If I recall correctly, this leads to him becoming a more reasonable character, upon re-reaching adulthood.

And, if I recall correctly, this change of heart was later revealed as being entirely due to Moira MacTaggert having exerted some undue influence over him in his infant years, in order to turn him into a better human being.

As I also mentioned last week; despite not recognising the cover, I think I must have had this comic, as I've definitely read this tale and am totally sure it was in black and white.

I have no memory of the Nova story, unless it started with a splash page that involved the Sphinx sat in his chair, in a bit of a sulk.

But what's this? Iron Man? In the pages of Rampage? I have no recollection whatsoever of Iron Man's strip ever having appeared in this book. I wonder which particular adventure it is?

Complete Fantastic Four #18, Ultron

I think I may also have had this issue as well, despite having no recall of its cover either.

I base this entirely on me being sure that my youthful self read both parts of this Avengers/Fantastic Four cross-over.

The back-up tale is what would confirm or deny it. I know I had at least two issues of The Complete Fantastic Four because I had one that reprinted the first appearance of the Miracle Man - which was issue #6 - and I had another that featured Doctor Doom getting inflatable dummies to follow the FF around.

No, I don't have a clue why Doomie did that but it was, no doubt, a nefarious scheme beyond human imagining.

Mighty World of Marvel #278, the Hulk

I do believe this is the start of the tale that features Greenskin's first encounter with the almost-ubiquitous-on-this-blog Jack of Hearts.

It may, therefore, also feature Bruce Banner's new landlady - who I think was called April - and that stage magician who seemed to be in the strip for no noticeable reason.

I think Captain Marvel is still in Mexico and still battling the Sentry.

Super Spider-Man #259, the Rocket Racer

But forget Jack of Hearts! This is the tale we've all been waiting for! The Rocket-Racer finally arrives in the pages of Marvel UK!

OK, I admit it, he was a terrible villain with a terrible gimmick and a terrible costume. From what I can remember, he wasn't even that interested in being a villain. He was like a more conceited version of the Prowler.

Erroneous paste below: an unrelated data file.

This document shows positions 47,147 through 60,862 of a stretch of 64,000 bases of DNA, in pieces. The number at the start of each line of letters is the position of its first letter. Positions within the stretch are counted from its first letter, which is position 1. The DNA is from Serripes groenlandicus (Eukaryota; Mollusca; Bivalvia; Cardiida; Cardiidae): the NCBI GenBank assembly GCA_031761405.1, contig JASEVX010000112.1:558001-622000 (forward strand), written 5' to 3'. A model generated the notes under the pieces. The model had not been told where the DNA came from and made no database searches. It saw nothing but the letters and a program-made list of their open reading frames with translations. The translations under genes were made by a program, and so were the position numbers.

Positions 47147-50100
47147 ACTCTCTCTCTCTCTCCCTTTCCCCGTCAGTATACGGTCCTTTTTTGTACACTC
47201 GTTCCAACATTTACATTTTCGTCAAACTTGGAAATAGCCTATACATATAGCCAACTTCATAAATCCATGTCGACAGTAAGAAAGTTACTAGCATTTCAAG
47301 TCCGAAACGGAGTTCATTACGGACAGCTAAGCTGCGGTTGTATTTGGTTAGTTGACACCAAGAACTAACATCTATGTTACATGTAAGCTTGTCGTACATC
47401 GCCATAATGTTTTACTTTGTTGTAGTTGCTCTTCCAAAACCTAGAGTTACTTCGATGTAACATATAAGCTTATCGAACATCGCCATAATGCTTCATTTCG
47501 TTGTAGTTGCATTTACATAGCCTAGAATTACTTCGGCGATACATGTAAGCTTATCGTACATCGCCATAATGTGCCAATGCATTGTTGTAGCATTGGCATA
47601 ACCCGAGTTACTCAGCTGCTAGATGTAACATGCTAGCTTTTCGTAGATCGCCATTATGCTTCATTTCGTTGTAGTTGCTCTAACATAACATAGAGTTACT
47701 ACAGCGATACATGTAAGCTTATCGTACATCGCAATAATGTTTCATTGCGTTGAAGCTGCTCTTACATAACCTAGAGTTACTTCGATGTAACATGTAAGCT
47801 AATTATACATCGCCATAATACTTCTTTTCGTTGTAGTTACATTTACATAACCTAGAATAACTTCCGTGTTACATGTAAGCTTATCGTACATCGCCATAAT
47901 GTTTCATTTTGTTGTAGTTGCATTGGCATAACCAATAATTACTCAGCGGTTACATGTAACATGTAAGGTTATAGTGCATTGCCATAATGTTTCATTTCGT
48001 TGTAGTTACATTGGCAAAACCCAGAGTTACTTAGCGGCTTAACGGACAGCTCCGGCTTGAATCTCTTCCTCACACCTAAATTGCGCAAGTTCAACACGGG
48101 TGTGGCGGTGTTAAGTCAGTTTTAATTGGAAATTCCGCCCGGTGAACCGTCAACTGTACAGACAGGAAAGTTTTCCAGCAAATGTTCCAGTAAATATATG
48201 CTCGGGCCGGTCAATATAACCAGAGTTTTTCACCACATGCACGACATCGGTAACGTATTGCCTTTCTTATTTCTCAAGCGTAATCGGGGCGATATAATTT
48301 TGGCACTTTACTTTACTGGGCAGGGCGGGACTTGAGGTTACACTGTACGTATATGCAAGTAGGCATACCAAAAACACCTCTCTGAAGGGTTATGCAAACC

Still, if he's underwhelming and silly, at least we get the return of the Molten Man. Despite the cover trying to act like his identity's a big mystery, I don't think one has to be Sherlock Holmes to work out just who he is.

Sunday, 21 January 2018

2000 AD - December 1979.

Christmas may have come and gone in the real world but there's one corner of the internet where it hasn't even happened yet.

And that's right here - because it's time for me to look at what the galaxy's greatest comic was up to in December of 1979.

But what an eventful month it was elsewhere.

For a start, we got the world premiere of Star Trek: The Motion Picture. How we gasped as all our old favourites reappeared to battle an equally old plot line. How ancient the cast all seemed at the time. And, yet, how young they all seem now.

Granted, I have heard it described as, "Star Trek: The Slow-Motion Picture," and it does have to be said that it progresses at a somewhat leisurely tempo but, still, its release felt like an exciting thing at the time.

Elsewhere, Eddie Kidd successfully jumped eighty feet on a motorbike, and the Clash released the album London Calling.

As for 2000 AD, there's shocking news. I actually have some knowledge of the contents of this month's issues.

Admittedly, that's not because I remember them. It's because the internet has furnished me with a level of knowledge rarely seen before on this feature.

I do know that Prog 141 features a piece from Patrick Moore on whether time travel is possible. What his conclusions were on the subject, I cannot confirm.

It also seems that, in Prog 144, Judge Dredd's strip features a thing called the Des O'Connor Feedway. If that doesn't encapsulate everything the Judge Dredd strip was about, I don't know what does.

All these issues seem to feature a character called Captain Klep who I thought I recalled as being some sort of Zapp Brannigan type space adventurer but it turns out he was basically a send-up of Superman.

It's interesting to see that Prog 142 features a piece about Disney's The Black Hole, a film that I must confess I've never made it all the way through. And that's saying something, as I'll normally sit through anything that has robots and spaceships in it.

I have no idea what's happening on the cover of Prog 144.

2000 AD Prog 141, Stainless Steel Rat

2000 AD Prog 142, Blackhawk

2000 AD Prog 143, Stainless Steel Rat

2000 AD Prog 144

2000 AD Prog 145, Christmas and Tharg

Thursday, 18 January 2018

January 18th, 1978 - Marvel UK, 40 years ago this week.

On this night in 1978, BBC One was broadcasting the Richard Attenborough produced movie Whistle Down the Wind, starring Hayley Mills. I remember it as being a charming excursion that taught us we could all be Jesus, if we only put our minds to it.